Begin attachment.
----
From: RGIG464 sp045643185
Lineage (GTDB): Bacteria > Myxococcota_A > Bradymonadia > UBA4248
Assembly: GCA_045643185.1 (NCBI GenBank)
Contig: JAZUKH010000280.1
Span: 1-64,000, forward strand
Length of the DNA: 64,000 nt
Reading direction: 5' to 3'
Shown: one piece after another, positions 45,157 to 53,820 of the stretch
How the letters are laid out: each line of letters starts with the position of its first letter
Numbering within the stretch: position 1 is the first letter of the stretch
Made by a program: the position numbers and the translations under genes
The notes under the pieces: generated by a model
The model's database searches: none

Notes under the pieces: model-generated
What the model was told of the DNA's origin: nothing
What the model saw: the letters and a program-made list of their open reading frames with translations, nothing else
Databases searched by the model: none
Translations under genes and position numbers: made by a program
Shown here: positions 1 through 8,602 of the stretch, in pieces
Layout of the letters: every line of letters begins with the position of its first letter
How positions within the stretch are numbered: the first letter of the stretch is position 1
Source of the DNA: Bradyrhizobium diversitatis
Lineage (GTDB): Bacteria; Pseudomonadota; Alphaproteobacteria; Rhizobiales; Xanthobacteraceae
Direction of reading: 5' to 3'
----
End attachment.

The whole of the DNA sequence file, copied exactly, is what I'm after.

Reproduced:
From: RGIG464 sp045643185
Lineage (GTDB): Bacteria > Myxococcota_A > Bradymonadia > UBA4248
Assembly: GCA_045643185.1 (NCBI GenBank)
Contig: JAZUKH010000280.1
Span: 1-64,000, forward strand
Length of the DNA: 64,000 nt
Reading direction: 5' to 3'
Shown: one piece after another, positions 45,157 to 53,820 of the stretch
How the letters are laid out: each line of letters starts with the position of its first letter
Numbering within the stretch: position 1 is the first letter of the stretch
Made by a program: the position numbers and the translations under genes
The notes under the pieces: generated by a model
The model's database searches: none

Notes under the pieces: model-generated
What the model was told of the DNA's origin: nothing
What the model saw: the letters and a program-made list of their open reading frames with translations, nothing else
Databases searched by the model: none
Translations under genes and position numbers: made by a program
Shown here: positions 1 through 8,602 of the stretch, in pieces
Layout of the letters: every line of letters begins with the position of its first letter
How positions within the stretch are numbered: the first letter of the stretch is position 1
Source of the DNA: Bradyrhizobium diversitatis
Lineage (GTDB): Bacteria; Pseudomonadota; Alphaproteobacteria; Rhizobiales; Xanthobacteraceae
Direction of reading: 5' to 3'